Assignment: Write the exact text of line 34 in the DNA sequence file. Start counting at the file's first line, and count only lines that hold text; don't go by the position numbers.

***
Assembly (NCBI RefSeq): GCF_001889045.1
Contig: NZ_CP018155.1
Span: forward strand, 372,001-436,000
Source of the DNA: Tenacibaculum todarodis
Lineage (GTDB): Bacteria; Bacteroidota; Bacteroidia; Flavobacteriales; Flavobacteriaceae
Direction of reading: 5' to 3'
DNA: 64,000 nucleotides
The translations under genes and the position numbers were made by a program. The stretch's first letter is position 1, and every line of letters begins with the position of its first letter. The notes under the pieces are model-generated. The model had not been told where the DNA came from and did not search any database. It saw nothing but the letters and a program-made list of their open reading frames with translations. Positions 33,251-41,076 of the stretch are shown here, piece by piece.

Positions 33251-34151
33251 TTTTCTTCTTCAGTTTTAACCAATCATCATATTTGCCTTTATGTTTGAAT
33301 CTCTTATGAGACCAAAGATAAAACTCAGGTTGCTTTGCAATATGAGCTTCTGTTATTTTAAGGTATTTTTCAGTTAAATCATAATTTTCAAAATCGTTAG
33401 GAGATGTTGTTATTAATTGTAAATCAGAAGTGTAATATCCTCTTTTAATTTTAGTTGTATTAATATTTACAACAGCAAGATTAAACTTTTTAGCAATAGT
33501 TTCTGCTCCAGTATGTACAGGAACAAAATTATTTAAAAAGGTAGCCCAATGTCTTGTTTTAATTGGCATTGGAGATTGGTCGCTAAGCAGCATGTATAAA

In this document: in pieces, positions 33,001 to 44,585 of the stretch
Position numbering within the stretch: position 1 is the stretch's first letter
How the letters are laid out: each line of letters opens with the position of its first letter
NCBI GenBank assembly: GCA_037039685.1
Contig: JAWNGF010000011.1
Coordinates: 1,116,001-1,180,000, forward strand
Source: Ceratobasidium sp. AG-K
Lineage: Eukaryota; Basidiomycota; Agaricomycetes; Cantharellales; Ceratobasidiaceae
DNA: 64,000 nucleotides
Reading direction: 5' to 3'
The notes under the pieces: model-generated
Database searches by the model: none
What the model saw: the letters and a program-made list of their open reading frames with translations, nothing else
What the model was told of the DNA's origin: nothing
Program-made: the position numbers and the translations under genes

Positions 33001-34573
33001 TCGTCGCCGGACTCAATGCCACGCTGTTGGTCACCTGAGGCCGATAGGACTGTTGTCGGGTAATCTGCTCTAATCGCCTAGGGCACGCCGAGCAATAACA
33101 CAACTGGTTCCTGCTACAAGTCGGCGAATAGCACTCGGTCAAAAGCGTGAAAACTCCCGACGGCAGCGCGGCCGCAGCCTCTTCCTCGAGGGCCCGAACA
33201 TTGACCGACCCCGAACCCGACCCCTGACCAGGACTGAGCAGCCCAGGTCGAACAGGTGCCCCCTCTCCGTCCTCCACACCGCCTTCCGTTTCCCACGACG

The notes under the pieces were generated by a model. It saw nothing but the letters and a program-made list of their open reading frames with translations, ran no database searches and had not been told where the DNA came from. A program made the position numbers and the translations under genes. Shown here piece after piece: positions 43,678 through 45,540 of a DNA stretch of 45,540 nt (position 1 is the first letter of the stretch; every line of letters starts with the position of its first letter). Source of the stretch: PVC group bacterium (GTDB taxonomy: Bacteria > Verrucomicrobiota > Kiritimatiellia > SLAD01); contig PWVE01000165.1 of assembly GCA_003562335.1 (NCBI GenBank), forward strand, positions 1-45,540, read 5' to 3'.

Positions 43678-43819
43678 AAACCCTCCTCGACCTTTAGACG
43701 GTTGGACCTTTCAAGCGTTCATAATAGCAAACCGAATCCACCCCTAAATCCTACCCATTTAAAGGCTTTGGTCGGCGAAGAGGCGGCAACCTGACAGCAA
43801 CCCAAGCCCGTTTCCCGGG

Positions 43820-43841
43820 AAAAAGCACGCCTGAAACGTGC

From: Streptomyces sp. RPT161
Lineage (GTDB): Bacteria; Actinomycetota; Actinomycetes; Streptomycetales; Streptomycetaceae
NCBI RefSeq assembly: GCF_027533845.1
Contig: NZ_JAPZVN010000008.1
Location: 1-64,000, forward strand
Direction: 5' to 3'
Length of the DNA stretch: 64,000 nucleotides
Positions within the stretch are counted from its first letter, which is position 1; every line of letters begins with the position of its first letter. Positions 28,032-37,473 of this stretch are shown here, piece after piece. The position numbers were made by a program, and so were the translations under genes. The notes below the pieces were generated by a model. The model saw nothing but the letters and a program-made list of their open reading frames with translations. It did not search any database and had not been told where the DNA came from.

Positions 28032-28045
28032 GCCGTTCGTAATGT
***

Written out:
Positions 43678-43819